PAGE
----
While delegates are currently negotiating at the UN climate summit in Sharm el-Sheikh, 55 companies are busy exploring for new oil and gas fields in Egypt alone.
The report identifies 200 companies that are exploring or developing new fossil fuel reserves or developing new fossil infrastructure such as liquefied natural gas (LNG) terminals, pipelines or gas- and coal-fired power plants in Africa – and the banks and investors behind these companies.
Which companies are leading oil and gas expansion in Africa?
French oil multinational TotalEnergies is the largest oil and gas developer in Africa. It already produces 25% of its total production there and plans to add 2.27 billion barrels of oil equivalent (boe) to its African production portfolio. Extracting and incinerating these new resources would be equivalent to three times France’s annual CO2 emissions. Of the top 20 oil and gas developers in Africa, 13 are foreign.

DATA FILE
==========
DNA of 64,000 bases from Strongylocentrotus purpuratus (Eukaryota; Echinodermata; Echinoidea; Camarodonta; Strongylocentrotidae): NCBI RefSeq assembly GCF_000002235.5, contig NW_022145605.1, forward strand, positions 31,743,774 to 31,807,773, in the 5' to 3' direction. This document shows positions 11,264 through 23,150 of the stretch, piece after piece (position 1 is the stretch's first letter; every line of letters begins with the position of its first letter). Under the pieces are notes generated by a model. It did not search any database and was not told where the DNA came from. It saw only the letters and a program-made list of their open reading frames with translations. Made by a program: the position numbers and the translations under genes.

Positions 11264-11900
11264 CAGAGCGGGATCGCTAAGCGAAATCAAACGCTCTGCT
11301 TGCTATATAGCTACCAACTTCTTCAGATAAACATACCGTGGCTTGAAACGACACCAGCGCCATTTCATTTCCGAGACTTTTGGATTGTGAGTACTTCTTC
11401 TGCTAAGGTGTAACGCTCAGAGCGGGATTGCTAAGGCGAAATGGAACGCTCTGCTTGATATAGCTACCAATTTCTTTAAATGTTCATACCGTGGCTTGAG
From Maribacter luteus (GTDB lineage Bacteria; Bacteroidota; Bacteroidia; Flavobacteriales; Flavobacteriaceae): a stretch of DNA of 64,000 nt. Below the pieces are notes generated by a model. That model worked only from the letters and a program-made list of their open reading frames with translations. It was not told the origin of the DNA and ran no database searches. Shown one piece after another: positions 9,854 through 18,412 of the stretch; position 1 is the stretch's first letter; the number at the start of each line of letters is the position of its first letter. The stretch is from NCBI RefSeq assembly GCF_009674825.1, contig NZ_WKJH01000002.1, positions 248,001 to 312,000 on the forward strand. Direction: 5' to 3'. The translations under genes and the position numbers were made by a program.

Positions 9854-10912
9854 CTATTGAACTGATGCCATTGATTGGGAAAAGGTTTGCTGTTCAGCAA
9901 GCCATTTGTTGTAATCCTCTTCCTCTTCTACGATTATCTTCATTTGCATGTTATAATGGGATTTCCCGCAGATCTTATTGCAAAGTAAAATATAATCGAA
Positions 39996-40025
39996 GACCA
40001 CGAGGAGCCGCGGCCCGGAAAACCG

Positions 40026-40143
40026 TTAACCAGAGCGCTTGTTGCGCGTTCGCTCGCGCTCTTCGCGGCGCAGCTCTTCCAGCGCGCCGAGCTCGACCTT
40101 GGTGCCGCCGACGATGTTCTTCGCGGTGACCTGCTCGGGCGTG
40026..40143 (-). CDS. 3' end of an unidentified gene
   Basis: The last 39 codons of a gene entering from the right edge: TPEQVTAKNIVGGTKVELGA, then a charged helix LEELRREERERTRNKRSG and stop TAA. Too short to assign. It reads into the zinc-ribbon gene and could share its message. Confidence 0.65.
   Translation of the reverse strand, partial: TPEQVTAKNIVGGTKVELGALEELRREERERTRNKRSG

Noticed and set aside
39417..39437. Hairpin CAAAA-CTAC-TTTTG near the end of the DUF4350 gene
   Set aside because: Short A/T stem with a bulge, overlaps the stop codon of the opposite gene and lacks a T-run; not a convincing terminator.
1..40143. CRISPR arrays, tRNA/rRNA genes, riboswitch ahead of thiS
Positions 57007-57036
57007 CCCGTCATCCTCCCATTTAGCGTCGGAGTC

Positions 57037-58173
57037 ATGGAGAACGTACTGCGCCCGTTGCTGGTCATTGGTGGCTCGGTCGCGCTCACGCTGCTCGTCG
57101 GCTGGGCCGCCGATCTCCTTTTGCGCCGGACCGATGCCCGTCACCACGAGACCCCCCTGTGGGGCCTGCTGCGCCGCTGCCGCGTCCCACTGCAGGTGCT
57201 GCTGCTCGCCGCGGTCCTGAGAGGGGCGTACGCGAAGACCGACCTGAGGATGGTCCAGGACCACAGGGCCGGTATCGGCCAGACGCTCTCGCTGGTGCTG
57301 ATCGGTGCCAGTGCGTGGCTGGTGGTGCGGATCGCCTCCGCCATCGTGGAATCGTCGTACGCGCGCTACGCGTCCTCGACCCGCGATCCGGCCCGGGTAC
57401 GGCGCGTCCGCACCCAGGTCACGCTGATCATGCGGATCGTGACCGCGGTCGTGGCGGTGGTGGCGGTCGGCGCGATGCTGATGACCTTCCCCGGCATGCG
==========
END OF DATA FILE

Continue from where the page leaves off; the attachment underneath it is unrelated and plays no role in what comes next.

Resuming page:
In Africa, oil and gas companies are developing new LNG terminals with a total capacity of over 87 million tons per year. These projects will increase existing LNG terminal capacity in Africa by 116%. But: Over 89% of new LNG infrastructure is built for export, mainly to Europe and Asia. Millions of Africans who still lack access to energy are unlikely to benefit from the continent’s oil and gas run.
Who is funding the tide of fossil expansion in Africa?
As of July 2022, more than 5,000 institutional investors held $109 billion in stocks and bonds in companies developing new fossil projects in Africa. The 23 largest investors account for 50% of this sum – 14 of them are headquartered in the US and six in Europe. Among them are Deutsche Bank with DWS and Allianz with its subsidiaries AGI and Pimco.